Browse

You are looking at 1 - 2 of 2 items for :

  • Independent Evaluation Office Reports x
  • Monetary Systems; Standards; Regimes; Government and the Monetary System; Payment Systems x
Clear All
International Monetary Fund. Independent Evaluation Office

Abstract

The IMF is charged by its Articles of Agreement and a 1977 Executive Board Decision to exercise surveillance over the international monetary system and members’ exchange rate policies. The overriding question addressed by this evaluation is whether, over the 1999–2005 period, the IMF fulfilled this core responsibility. The main finding is that the IMF was simply not as effective as it needs to be in both its analysis and advice and in its dialogue with member countries. The evidence supporting this conclusion, along with other key findings, is set out in this report. The report also presents a detailed set of recommendations that could go a long way in improving the quality and effectiveness of IMF surveillance.

Ruben Lamdany and Leonardo Martinez-Diaz

Abstract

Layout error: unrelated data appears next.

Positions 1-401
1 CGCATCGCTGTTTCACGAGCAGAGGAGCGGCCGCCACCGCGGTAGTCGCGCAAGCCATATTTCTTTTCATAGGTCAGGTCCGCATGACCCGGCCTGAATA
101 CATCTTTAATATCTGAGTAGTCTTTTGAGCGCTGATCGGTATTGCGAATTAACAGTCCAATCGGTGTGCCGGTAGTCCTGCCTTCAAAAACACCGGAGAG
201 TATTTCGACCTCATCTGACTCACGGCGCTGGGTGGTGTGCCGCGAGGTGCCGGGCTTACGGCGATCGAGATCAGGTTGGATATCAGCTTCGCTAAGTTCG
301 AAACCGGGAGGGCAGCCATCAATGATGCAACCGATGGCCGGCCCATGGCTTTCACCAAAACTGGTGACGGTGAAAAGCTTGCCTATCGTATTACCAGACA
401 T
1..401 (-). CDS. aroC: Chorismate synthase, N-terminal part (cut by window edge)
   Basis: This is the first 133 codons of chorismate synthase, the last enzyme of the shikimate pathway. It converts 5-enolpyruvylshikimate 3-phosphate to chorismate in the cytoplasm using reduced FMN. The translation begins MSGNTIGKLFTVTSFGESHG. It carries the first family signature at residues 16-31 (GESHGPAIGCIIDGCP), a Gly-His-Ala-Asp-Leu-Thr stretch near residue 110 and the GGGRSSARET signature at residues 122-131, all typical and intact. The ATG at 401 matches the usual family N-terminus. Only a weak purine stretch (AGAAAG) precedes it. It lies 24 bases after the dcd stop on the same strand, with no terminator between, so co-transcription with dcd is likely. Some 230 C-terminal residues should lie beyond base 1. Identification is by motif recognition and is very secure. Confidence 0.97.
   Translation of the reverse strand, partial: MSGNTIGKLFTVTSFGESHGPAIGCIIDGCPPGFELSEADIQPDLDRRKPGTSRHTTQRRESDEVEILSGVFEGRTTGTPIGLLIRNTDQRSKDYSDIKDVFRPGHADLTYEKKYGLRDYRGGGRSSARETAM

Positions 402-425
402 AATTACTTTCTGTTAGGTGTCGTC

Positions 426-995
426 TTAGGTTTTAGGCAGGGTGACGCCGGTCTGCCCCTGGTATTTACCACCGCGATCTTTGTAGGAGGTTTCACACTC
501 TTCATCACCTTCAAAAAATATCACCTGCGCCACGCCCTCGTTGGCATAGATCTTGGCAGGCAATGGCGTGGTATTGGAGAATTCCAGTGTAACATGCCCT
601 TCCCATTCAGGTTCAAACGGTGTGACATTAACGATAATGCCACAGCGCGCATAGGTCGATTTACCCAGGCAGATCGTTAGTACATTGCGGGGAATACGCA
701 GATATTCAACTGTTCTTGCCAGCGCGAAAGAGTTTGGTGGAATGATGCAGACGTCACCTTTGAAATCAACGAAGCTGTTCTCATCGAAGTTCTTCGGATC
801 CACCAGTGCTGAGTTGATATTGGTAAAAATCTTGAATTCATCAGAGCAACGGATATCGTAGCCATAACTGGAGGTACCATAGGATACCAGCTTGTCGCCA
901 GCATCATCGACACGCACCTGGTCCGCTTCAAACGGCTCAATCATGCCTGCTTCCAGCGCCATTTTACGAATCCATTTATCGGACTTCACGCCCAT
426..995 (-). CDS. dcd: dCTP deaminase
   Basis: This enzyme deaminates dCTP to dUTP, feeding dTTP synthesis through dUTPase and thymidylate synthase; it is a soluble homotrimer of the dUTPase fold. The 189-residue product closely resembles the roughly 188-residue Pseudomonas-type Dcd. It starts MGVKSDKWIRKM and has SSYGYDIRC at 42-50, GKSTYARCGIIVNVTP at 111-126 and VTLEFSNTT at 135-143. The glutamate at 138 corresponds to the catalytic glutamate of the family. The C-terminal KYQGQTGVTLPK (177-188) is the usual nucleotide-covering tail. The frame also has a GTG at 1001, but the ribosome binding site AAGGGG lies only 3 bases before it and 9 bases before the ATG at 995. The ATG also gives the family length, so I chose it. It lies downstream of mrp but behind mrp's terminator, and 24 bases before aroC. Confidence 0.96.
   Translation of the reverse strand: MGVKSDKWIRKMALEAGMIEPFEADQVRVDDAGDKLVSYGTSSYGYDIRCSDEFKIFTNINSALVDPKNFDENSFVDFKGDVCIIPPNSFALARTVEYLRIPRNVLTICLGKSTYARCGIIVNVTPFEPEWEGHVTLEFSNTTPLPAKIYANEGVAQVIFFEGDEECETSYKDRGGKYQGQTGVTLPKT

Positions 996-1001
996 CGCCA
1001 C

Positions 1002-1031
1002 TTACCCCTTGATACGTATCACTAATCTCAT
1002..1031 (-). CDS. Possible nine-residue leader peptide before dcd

The papers in this volume draw on background work done in preparation for the study Governance of the IMF: An Evaluation, Independent Evaluation Office, International Monetary Fund, May 28, 2008 (available at http://www.ieo-imf.org). This compilation presents in one collection the most recent work to date on the subject of governance of the IMF and contributes to the ongoing dialogue on how best to strengthen the governance of this important global institution. Good governance can contribute to the IMF’s legitimacy by ensuring appropriate voice and representation for the membership, by allowing the Fund to fulfill its mandates effectively and efficiently, and by facilitating accountability for relevant stakeholders. Three main conclusions follow from the studies in this volume. First, to strengthen its legitimacy and effectiveness, the Fund needs greater, higher level and more transparent involvement of member country authorities in its governance. Second, the Board needs to play a stronger role in strategy development and oversight, which requires a shift away from the day-to-day business of the organization. Finally, there are significant accountability gaps that need to be addressed if the IMF is to remain effective and regain legitimacy.